Stolen online account credentials are always in demand in the cybercrime market. Recently, a threat actor was found selling credentials of hundreds of C-level executives at companies across the world for $100 to $1500 per account.
Serious credential threats
Numerous sophisticated malware and threat actors have been identified attempting to steal credentials to be used for malicious purposes or selling on underground forums.
A new multi-stage malware dubbed Chaes was identified that could evade antivirus tools and steal sensitive information from the browser, such as login credentials, credit card numbers, and other financial information.
Cicada APT group was found targeting companies in 17 regions and multiple sectors, gathering information from network machines, and harvesting credentials to gain further access to the victim network.
Organizations facing credential stuffing related threats
A large number of organizations and their customers have recently faced data losses and privacy breaches due to credential stuffing attacks.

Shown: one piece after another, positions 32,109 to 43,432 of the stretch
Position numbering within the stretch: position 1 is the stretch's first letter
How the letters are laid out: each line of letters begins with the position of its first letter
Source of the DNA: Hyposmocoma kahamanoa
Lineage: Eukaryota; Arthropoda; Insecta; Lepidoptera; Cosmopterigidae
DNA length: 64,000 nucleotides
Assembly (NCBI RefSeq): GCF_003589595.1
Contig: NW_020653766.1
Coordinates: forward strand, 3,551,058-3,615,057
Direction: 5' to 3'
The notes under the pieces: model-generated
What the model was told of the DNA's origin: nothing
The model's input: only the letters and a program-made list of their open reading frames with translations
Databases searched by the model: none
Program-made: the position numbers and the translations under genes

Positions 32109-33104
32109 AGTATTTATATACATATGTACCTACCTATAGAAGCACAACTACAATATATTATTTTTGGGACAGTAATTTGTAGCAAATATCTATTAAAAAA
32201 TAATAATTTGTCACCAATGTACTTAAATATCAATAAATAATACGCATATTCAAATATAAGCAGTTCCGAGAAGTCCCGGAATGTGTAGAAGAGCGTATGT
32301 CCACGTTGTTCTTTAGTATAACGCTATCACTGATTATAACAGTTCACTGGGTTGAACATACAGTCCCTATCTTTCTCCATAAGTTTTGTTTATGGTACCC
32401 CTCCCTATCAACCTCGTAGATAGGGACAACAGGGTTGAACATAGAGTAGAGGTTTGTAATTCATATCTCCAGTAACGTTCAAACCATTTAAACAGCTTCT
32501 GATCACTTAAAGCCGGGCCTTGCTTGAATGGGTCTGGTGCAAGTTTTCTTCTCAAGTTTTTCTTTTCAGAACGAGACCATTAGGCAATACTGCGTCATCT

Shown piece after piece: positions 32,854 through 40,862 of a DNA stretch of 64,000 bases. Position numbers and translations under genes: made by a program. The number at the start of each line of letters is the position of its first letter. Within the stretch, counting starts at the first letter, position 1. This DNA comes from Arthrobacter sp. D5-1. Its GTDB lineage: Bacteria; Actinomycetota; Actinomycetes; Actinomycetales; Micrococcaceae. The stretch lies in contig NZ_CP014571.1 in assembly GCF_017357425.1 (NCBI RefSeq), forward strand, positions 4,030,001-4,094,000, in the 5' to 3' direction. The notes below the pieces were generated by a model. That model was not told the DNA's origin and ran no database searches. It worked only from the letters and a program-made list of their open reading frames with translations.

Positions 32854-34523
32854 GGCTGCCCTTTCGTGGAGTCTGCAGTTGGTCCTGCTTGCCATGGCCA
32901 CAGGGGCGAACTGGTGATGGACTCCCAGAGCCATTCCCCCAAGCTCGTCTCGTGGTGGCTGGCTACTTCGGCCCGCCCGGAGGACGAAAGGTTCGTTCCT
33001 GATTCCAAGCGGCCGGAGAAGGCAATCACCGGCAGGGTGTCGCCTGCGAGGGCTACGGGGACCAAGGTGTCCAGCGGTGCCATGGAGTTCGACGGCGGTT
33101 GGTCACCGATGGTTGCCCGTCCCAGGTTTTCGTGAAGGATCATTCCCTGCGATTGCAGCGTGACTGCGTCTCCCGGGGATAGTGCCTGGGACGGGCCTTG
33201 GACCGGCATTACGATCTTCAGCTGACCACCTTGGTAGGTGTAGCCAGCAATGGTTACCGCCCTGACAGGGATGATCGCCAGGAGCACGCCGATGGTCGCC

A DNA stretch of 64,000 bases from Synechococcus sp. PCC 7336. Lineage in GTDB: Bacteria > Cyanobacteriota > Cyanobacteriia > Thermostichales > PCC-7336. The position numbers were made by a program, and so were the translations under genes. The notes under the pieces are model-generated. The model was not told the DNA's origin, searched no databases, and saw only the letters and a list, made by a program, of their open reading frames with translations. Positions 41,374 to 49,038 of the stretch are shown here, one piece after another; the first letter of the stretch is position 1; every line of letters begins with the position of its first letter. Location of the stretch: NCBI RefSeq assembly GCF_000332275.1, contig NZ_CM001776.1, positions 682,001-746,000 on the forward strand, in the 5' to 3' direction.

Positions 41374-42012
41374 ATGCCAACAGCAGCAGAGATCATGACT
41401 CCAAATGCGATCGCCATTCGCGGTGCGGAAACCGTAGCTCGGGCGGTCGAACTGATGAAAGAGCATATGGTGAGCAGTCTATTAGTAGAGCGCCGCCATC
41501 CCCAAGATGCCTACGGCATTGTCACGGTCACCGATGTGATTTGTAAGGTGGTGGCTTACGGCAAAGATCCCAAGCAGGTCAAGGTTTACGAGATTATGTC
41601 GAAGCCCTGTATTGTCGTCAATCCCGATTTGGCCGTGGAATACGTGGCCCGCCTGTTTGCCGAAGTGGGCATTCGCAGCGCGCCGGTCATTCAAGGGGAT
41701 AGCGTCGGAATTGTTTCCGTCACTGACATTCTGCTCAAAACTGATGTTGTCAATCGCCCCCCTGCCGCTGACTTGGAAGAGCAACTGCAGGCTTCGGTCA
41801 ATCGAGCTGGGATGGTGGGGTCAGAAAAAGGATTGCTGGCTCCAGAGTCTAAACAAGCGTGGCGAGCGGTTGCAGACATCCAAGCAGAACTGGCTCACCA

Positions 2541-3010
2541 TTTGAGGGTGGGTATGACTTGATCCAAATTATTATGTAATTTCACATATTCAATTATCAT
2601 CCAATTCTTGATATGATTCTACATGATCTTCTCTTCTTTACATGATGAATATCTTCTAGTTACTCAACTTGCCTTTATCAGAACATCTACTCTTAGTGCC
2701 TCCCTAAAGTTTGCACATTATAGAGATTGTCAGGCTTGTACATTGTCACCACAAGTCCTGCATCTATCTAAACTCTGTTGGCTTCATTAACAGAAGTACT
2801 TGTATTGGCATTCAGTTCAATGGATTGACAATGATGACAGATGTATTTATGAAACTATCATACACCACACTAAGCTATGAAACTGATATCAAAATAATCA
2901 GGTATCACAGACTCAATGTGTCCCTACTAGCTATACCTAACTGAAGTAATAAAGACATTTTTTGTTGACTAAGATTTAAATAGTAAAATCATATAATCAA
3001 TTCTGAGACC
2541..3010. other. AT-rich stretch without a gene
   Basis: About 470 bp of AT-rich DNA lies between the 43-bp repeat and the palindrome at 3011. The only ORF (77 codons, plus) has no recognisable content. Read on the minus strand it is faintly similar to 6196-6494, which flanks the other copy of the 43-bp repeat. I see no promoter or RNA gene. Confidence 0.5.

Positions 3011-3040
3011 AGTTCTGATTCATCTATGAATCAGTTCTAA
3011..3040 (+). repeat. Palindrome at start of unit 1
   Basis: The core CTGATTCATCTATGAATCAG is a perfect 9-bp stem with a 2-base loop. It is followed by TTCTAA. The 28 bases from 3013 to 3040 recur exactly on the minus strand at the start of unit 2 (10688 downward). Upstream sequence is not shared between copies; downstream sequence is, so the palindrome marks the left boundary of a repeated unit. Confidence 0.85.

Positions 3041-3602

Spotify witnessed a hack of over 300k verified accounts.
The North Face, the outdoor retail giant, witnessed a credential stuffing attack, impacting an undisclosed number of its customers.
Nando's, the South African restaurant chain, faced losses of hundreds of pounds after cyber-attackers hijacked their customer’s online accounts to illegitimately place large orders.
Sam's Club, the U.S.-based membership-only retail warehouse club chain, was found sending automated password reset emails to its customers after being targeted by credential stuffing attacks.
Old habits die hard! Customer reusing passwords pave the way for attackers launching credential stuffing attempts. While users find it difficult to change, experts recommend organizations should add security layers such as geo-blocking, captcha controls, and frequency monitoring of access-related logs to check for any ambiguity or unusual behavior.